If Kitchener and Toronto has it why not London?

    Have a nice Day.
  • Danny Marchand
    commented 2016-05-11 22:22:07 -0400
    Yes I will suggest and I will give you the Green Light

    For LRT Rail systems in London because London is growing

    And expanding from Dorchester to Dutton and West Lorne and Rodney

    And London will keep expanding into Komoka and Kilworth and Delaware

    And ilderton and Lucan and Arva as well too.

    And London Has already expanded into Hyde Park and Lambeth

    And will eventually expand into Thorndale.

    I think a Momorail will go a lot faster than a City Bus to get to all

    Those places.

    And I will give Mayor Matt Brown go ahead for the Monorail systems in London

    If Kitchener and Toronto has it why not London?

    Have a nice Day.
  • Danny Marchand
    commented 2016-05-11 22:22:05 -0400
    Yes I will suggest and I will give you the Green Light

    For LRT Rail systems in London because London is growing

    And expanding from Dorchester to Dutton and West Lorne and Rodney

    And London will keep expanding into Komoka and Kilworth and Delaware

    And ilderton and Lucan and Arva as well too.

    And London Has already expanded into Hyde Park and Lambeth

    And will eventually expand into Thorndale.

    I think a Momorail will go a lot faster than a City Bus to get to all

    Those places.

    And I will give Mayor Matt Brown go ahead for the Monorail systems in London

    If Kitchener and Toronto has it why not London?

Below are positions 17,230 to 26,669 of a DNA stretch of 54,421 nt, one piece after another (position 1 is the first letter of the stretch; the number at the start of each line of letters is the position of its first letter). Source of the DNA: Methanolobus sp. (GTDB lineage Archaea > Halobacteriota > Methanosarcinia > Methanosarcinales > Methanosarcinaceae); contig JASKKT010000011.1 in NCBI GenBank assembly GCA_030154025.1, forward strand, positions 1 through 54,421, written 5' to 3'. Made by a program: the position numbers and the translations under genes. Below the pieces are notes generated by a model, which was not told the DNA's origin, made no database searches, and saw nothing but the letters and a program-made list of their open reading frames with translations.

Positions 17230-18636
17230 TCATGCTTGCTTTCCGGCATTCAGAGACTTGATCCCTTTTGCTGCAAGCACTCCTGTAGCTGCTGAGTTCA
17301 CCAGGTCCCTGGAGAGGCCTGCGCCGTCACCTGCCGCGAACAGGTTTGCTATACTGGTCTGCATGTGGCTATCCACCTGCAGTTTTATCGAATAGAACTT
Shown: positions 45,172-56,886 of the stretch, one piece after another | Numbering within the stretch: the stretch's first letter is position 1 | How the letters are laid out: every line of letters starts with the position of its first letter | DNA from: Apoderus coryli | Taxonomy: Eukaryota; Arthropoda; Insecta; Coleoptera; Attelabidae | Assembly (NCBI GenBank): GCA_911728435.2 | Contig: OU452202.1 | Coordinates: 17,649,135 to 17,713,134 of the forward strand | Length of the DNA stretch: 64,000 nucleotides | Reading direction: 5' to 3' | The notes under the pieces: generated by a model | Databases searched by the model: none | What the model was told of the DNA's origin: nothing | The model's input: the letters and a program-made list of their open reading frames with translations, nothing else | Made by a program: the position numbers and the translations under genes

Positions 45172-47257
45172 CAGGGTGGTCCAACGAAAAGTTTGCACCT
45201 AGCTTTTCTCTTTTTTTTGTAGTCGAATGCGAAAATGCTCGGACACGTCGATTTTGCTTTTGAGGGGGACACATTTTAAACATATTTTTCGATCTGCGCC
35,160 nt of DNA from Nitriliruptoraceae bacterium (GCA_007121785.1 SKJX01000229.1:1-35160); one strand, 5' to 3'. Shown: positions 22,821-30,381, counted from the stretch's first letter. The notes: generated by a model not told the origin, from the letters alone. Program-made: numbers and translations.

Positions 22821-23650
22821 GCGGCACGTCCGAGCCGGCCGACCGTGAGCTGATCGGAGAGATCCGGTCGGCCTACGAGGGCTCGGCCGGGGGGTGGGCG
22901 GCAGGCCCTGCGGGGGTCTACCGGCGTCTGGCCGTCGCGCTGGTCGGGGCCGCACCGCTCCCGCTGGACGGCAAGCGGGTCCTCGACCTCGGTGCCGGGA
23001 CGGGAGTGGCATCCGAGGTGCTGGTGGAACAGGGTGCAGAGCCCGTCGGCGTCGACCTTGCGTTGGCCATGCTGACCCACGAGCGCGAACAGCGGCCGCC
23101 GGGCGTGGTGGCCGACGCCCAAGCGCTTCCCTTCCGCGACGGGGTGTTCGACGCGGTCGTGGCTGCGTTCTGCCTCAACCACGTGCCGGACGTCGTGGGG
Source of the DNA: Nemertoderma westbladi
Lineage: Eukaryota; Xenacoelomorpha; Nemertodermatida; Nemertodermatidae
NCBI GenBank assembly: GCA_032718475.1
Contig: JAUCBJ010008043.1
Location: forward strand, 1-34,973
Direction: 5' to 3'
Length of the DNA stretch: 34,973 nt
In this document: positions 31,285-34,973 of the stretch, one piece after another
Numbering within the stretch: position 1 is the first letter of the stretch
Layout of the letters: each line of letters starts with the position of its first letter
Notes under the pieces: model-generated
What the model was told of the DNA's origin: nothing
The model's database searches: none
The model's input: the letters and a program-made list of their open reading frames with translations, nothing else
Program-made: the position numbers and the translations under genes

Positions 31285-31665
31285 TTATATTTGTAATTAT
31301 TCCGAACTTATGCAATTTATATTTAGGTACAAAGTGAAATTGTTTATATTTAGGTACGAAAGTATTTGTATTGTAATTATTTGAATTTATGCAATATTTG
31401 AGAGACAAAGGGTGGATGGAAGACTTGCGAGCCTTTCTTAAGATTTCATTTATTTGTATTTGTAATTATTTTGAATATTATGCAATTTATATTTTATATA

Have a nice Day.
  • Danny Marchand
    commented 2016-05-11 22:21:57 -0400
    Yes I will suggest and I will give you the Green Light

    For LRT Rail systems in London because London is growing

    And expanding from Dorchester to Dutton and West Lorne and Rodney

    And London will keep expanding into Komoka and Kilworth and Delaware

    And ilderton and Lucan and Arva as well too.

    And London Has already expanded into Hyde Park and Lambeth

    And will eventually expand into Thorndale.

    I think a Momorail will go a lot faster than a City Bus to get to all

    Those places.

    And I will give Mayor Matt Brown go ahead for the Monorail systems in London

    If Kitchener and Toronto has it why not London?

    Have a nice Day.
  • Gabriel Elias
    commented 2016-05-11 12:15:21 -0400
    Jesse, I want to applaud your efforts to improve London’s rapid transit plan, and keep it (at the very least) on par with other developments. This decision is crucial for the future of the city — don’t let London fall behind compared to other SW-ONT cities that already have a strategic advantage of closer proximity and faster connections to Toronto.


    I’m posting because I want to address a point in today’s lfpress article “Light rail gets thumbs down from businesses”. In the article, several magnates say LRT would stymie numerous downtown residential developments. This is backwards thinking. From the developers mindset, ‘if they build it, they will come’, but how are these people gonna move around the city? Indeed, as downtown residences invariably attract young people a great many of these will be students who will undoubtedly rely on LTC to get about town. If you think about other major intensification projects where public transportation planning did not take into account massive increases in riderships commensurate with residence development - i.e. Liberty Village in Toronto- then this push back against LRT is simply small-town thinking that will stymie London’s development well into the next century, if the city even recovers.
  • Josh Langille
    commented 2016-04-29 18:06:32 -0400
    I wanted to let you know that I support your stance on the future of London’s transit system and the benefits light rail would provide for our community. Keep fighting the good fight and know that you have support from the people you represent. Thanks Jesse.